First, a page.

• ITVI.USA
    12,507.590
    -2.980
    0%
  • OTLT.USA
    2.856
    -0.001
    0%
  • OTRI.USA
    8.460
    -0.060
    -0.7%
  • OTVI.USA
    12,563.800
    7.670
    0.1%
  • TSTOPVRPM.ATLPHL
    2.780
    -0.050
    -1.8%
  • TSTOPVRPM.CHIATL
    2.390
    -0.270
    -10.2%
  • TSTOPVRPM.DALLAX
    1.800
    -0.040
    -2.2%
  • TSTOPVRPM.LAXDAL
    2.160
    -0.030
    -1.4%
  • TSTOPVRPM.PHLCHI
    1.990
    -0.020
    -1%
  • TSTOPVRPM.LAXSEA
    2.880
    -0.060
    -2%
  • WAIT.USA
    125.000
    6.000
    5%
  • ITVI.USA
    12,507.590
    -2.980
    0%
  • OTLT.USA
    2.856
    -0.001
    0%
  • OTRI.USA
    8.460
    -0.060
    -0.7%
  • OTVI.USA
    12,563.800
    7.670
    0.1%
  • TSTOPVRPM.ATLPHL
    2.780
    -0.050
    -1.8%
  • TSTOPVRPM.CHIATL
    2.390
    -0.270
    -10.2%
  • TSTOPVRPM.DALLAX
    1.800
    -0.040
    -2.2%
  • TSTOPVRPM.LAXDAL
    2.160
    -0.030
    -1.4%
  • TSTOPVRPM.PHLCHI
    1.990
    -0.020
    -1%
  • TSTOPVRPM.LAXSEA
    2.880
    -0.060
    -2%
  • WAIT.USA
    125.000
    6.000
    5%
Driver issuesNewsRegulatory AgenciesTop Stories

Biden vaccine mandate may worsen low driver retention rates

Driver refusals could heavily impact large fleets

An emergency rule being developed by the U.S. Department of Labor mandating vaccines or weekly testing for workers at companies with 100 or more employees is likely to exacerbate the already low driver retention rates in the trucking industry.

“Some of the biggest companies are already requiring this — United Airlines, Disney, Tyson Foods and even Fox News,” said President Joe Biden in announcing the new requirement at the White House on Thursday. “The bottom line: We’re going to protect vaccinated workers from unvaccinated co-workers.”

Biden said that the rule — which will affect over 80 million private sector workers across the country — will have a provision for those who do not want to get vaccinated to show a negative COVID-19 test result at least once a week. The Labor department will require employers covered under the mandate to give workers paid time off to get vaccinated.

Trucking companies with approximately 50 tractors can have at least 100 employees, based on rough estimates. Statistics compiled by the Federal Motor Carrier Safety Administration and FreightWaves Passport Research reveal that fleets with 56 or more tractors make up roughly 1.3% of the nation’s fleets but over half of the total number of tractors (see chart).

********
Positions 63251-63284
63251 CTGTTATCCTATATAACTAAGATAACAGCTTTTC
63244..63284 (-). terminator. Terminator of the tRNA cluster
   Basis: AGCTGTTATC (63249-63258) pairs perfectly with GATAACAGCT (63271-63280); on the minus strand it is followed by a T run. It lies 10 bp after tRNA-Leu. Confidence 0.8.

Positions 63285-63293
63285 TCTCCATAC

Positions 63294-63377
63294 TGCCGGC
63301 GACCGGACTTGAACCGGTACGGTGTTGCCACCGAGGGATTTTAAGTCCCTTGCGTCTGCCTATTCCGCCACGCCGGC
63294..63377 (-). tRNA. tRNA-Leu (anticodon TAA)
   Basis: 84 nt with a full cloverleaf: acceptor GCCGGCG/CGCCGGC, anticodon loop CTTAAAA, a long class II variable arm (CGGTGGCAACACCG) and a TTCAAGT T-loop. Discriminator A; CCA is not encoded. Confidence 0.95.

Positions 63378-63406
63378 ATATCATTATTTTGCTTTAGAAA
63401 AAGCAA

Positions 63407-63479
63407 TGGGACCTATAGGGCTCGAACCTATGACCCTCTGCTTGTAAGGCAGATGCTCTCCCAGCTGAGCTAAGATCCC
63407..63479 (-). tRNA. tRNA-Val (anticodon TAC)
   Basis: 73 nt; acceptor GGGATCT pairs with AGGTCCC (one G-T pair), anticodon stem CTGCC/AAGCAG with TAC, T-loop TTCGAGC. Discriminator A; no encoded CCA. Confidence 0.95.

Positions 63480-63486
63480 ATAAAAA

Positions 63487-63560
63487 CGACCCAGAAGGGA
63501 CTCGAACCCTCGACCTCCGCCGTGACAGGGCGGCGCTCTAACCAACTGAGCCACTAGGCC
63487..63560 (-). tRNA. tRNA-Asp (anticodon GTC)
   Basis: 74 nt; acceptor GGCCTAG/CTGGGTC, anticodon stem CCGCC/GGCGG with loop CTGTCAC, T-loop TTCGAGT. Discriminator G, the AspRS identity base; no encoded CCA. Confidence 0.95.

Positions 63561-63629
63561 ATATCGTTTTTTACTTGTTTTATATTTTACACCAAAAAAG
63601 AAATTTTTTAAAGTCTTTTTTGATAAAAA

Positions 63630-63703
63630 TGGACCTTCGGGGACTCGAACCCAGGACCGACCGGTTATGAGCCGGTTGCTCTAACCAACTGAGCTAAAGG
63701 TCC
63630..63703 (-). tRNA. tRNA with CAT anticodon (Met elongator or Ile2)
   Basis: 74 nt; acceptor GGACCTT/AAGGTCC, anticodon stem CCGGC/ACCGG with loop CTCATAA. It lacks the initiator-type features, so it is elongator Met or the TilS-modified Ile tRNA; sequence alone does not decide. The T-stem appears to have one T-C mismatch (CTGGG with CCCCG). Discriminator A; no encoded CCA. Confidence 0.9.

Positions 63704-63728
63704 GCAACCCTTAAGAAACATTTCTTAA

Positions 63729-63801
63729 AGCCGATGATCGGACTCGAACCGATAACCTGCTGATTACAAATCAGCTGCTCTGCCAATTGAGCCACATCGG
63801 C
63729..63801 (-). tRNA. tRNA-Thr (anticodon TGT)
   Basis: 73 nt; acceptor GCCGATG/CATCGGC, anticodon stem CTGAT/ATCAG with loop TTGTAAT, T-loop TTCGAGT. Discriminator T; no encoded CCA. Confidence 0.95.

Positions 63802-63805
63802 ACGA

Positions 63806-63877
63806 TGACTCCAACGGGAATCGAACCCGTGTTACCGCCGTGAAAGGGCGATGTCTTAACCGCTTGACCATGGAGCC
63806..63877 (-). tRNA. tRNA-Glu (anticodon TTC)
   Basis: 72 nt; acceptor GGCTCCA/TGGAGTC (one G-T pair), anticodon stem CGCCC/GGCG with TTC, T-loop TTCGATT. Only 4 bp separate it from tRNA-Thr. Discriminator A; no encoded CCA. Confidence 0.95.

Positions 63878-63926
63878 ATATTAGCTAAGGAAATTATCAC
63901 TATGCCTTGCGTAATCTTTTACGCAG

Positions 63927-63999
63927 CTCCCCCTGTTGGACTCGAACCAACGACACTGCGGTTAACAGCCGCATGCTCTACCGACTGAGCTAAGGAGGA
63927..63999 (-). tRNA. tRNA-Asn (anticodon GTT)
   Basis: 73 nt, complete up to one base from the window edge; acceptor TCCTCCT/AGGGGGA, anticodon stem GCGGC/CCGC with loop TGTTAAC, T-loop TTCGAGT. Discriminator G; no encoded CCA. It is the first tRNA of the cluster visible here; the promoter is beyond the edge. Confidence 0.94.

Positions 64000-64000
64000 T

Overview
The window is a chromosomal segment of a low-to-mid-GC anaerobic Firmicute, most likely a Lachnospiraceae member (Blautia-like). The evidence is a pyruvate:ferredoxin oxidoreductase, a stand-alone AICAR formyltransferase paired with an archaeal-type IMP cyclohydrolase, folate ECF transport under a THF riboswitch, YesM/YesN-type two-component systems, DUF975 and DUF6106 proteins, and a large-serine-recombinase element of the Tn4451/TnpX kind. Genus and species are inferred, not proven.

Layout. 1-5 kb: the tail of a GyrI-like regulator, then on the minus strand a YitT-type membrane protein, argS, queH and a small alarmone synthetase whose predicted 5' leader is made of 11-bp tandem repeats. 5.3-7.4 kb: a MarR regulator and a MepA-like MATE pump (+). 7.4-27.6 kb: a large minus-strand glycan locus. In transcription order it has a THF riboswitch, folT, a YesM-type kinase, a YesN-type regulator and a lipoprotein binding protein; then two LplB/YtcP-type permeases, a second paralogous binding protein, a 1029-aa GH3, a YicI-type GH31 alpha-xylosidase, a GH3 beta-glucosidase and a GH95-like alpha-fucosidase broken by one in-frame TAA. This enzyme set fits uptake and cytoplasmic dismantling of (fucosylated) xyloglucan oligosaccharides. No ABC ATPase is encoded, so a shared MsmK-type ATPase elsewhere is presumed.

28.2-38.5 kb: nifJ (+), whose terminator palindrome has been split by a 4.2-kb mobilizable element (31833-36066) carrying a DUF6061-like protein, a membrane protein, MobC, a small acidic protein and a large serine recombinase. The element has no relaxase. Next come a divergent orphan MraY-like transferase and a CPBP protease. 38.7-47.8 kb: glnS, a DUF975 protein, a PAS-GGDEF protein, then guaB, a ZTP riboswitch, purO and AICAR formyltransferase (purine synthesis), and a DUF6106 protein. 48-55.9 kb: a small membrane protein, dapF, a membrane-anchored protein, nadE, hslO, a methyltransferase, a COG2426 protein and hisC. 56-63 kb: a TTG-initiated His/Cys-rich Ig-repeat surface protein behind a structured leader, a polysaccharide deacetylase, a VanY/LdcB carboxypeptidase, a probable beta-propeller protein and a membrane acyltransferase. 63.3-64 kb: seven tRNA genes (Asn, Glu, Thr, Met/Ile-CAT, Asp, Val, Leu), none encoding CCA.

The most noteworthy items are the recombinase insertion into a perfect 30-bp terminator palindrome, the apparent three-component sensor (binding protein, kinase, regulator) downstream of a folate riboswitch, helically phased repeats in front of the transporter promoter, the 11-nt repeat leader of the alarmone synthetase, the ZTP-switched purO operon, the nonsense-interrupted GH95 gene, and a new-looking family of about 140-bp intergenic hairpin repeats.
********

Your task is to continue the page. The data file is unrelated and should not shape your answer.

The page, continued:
That means a large number of seats could wind up unfilled if even a small percentage of drivers refuse to get the vaccine, at a time when trucking companies are already straining to fill seats in order to take advantage of the high demand for their services.

The American Trucking Associations pointed out that the mandate will not be felt immediately.

“The [Department of Labor’s] Occupational Safety and Health Administration will need some time to develop its emergency rule for businesses with over 100 employees,” ATA commented in response to the plan.

“It is also worth noting that OSHA emergency rules do not have a great track record when courts review them, so they will need to carefully consider costs and benefits. As part of that process, ATA will ensure that OSHA and the White House understand the implications of the rule to our supply chain, each ATA member and all our employees.”

Businesses that do not comply with the mandate could face fines of up to $14,000 per violation, according to The Wall Street Journal.

The publication also cited research showing that Montana is the only state that has banned private employers from requiring workers to get a COVID vaccine. “Other Republican-led states could take steps to fight federal efforts to require employers to have their employees get vaccinated,” the Journal said.

Click for more FreightWaves articles by John Gallagher.

John Gallagher

Based in Washington, D.C., John specializes in regulation and legislation affecting all sectors of freight transportation. He has covered rail, trucking and maritime issues since 1993 for a variety of publications based in the U.S. and the U.K. John began business reporting in 1993 at Broadcasting & Cable Magazine. He graduated from Florida State University majoring in English and business.